9 Grammatical Pitfalls


[ih-vap-uh-rey-shuh n] /ɪˌvæp əˈreɪ ʃən/
the act or process of evaporating.
the state of being evaporated.
Archaic. matter or the quantity of matter evaporated or passed off in vapor.
Origin of evaporation
1350-1400; Middle English evaporacioun < Latin ēvapōrātiōn- (stem of ēvapōrātiō). See evaporate, -ion
Related forms
[ih-vap-uh-rey-tiv, -er-uh-tiv] /ɪˈvæp əˌreɪ tɪv, -ər ə tɪv/ (Show IPA),
evaporatively, adverb
nonevaporation, noun
nonevaporative, adjective
preevaporation, noun
unevaporative, adjective
Can be confused Unabridged
Based on the Random House Dictionary, © Random House, Inc. 2015.
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Examples from the web for evaporation
  • One way to keep costs down is through a process called multiple-effect evaporation.
  • Hurricanes are fueled by the evaporation of warm ocean water.
  • Replacing trees with shallow-rooted grasses reduces evaporation of transpired water and increases runoff.
  • It's caused by changes in surface tension due to the differing evaporation rates of alcohol and water.
  • The longer a whiskey is aged, the more of it is lost to evaporation and the more expensive it is.
  • The speeds of water molecules determine condensation and evaporation rates.
  • The rapid evaporation of his political support was not the result of any ideological shift in Italian politics.
  • In less than half a century, the sea lost 90 percent of its volume and 75 percent of its surface to evaporation.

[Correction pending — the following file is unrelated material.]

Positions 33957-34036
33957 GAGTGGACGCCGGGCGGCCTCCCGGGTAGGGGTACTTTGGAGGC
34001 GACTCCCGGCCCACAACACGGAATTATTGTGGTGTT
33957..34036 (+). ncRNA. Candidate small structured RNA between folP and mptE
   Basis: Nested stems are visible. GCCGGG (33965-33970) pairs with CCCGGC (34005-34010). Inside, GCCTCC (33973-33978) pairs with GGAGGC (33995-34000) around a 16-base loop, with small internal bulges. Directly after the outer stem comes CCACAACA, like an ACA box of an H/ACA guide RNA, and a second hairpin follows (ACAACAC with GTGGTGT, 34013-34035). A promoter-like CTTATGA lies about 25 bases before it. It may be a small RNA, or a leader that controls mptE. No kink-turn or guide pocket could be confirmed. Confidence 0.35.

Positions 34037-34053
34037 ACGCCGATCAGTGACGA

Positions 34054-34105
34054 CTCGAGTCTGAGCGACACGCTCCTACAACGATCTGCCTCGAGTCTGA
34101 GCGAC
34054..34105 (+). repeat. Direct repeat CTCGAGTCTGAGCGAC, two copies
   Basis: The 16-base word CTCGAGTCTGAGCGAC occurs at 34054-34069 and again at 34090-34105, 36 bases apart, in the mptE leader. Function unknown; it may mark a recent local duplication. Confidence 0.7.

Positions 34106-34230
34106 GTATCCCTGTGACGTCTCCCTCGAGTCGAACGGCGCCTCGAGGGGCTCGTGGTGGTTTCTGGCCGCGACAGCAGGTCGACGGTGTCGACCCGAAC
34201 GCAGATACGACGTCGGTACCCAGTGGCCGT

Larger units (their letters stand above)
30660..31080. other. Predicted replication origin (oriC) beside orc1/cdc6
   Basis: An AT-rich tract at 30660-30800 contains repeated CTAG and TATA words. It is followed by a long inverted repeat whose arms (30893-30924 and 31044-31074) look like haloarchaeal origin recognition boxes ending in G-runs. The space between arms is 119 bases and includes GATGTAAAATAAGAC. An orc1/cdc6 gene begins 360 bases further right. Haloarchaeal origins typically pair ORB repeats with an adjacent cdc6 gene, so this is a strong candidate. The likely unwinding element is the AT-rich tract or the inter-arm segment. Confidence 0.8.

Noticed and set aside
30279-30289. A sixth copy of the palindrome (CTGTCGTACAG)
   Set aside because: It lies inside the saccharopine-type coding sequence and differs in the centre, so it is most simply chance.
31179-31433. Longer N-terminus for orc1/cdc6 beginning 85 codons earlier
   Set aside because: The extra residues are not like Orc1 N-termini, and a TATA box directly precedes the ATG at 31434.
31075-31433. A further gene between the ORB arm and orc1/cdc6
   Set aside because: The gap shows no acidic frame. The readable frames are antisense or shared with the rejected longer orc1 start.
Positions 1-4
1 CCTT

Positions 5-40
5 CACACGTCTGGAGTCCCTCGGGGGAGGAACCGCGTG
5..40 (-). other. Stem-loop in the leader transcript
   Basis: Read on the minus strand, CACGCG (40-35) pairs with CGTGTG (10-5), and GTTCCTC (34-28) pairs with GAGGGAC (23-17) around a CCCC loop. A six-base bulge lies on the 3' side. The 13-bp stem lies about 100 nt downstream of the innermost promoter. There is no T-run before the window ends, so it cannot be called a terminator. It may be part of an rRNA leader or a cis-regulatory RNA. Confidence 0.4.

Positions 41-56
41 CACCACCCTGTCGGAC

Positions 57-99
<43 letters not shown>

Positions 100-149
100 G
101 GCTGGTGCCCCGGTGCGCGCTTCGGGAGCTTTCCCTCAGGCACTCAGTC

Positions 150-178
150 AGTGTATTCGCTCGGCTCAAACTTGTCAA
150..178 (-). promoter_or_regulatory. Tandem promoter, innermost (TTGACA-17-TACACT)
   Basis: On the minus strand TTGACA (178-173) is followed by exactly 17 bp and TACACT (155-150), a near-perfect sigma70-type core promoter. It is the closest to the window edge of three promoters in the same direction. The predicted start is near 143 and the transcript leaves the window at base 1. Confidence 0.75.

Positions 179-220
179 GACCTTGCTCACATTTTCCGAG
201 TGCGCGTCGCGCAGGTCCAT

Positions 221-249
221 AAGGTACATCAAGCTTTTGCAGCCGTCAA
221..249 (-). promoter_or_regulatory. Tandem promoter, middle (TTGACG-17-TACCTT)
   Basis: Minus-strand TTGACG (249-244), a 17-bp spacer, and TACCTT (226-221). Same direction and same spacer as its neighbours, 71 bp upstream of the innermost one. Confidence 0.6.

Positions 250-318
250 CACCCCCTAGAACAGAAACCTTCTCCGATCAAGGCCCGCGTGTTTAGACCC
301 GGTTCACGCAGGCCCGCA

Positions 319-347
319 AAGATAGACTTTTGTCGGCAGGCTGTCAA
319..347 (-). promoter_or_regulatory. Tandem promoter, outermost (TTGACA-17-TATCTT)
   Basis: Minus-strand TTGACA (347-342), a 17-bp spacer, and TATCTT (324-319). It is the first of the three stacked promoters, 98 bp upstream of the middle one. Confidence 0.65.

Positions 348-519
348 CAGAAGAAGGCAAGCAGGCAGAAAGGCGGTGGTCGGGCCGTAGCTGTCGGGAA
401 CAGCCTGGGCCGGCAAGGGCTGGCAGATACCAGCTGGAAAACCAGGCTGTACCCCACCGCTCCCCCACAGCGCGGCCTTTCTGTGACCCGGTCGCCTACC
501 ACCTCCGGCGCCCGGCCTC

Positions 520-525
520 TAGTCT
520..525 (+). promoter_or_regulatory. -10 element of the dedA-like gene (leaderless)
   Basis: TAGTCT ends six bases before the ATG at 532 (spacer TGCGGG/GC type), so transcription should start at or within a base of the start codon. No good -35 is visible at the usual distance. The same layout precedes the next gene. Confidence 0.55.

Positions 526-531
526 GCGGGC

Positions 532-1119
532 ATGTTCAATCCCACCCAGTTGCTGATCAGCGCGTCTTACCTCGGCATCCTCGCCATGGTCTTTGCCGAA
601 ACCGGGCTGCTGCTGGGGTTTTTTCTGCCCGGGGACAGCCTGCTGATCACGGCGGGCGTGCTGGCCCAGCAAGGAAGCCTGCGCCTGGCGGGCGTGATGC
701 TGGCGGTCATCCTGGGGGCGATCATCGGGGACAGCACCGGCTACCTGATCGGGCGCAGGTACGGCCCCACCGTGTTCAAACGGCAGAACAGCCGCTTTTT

• Higher temperatures mean more evaporation, more intense storms and more rapid snow melt.
  • Investors are worried about what the evaporation of credit will do to an already-weakened global economy.
Word Origin and History for evaporation

late 14c., from Old French évaporation and directly from Latin evaporationem (nominative evaporatio), noun of action from past participle stem of evaporare "disperse in vapor or steam," from ex- "out" (see ex-) + vapor "steam" (see vapor).

Online Etymology Dictionary, © 2010 Douglas Harper
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evaporation in Medicine

evaporation e·vap·o·ra·tion (ĭ-vāp'ə-rā'shən)

  1. A change from liquid to vapor form.

  2. Loss of volume of a liquid by conversion into vapor. Also called volatilization.

The American Heritage® Stedman's Medical Dictionary
Copyright © 2002, 2001, 1995 by Houghton Mifflin Company. Published by Houghton Mifflin Company.
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evaporation in Science
The change of a liquid into a vapor at a temperature below the boiling point. Evaporation takes place at the surface of a liquid, where molecules with the highest kinetic energy are able to escape. When this happens, the average kinetic energy of the liquid is lowered, and its temperature decreases.
The American Heritage® Science Dictionary
Copyright © 2002. Published by Houghton Mifflin. All rights reserved.
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evaporation in Culture

evaporation definition

The changing of a liquid into a gas, often under the influence of heat (as in the boiling of water). (See vaporization.)

Note: The evaporation of water from the oceans is a major component in the hydrologic cycle.
The American Heritage® New Dictionary of Cultural Literacy, Third Edition
Copyright © 2005 by Houghton Mifflin Company.
Published by Houghton Mifflin Company. All rights reserved.
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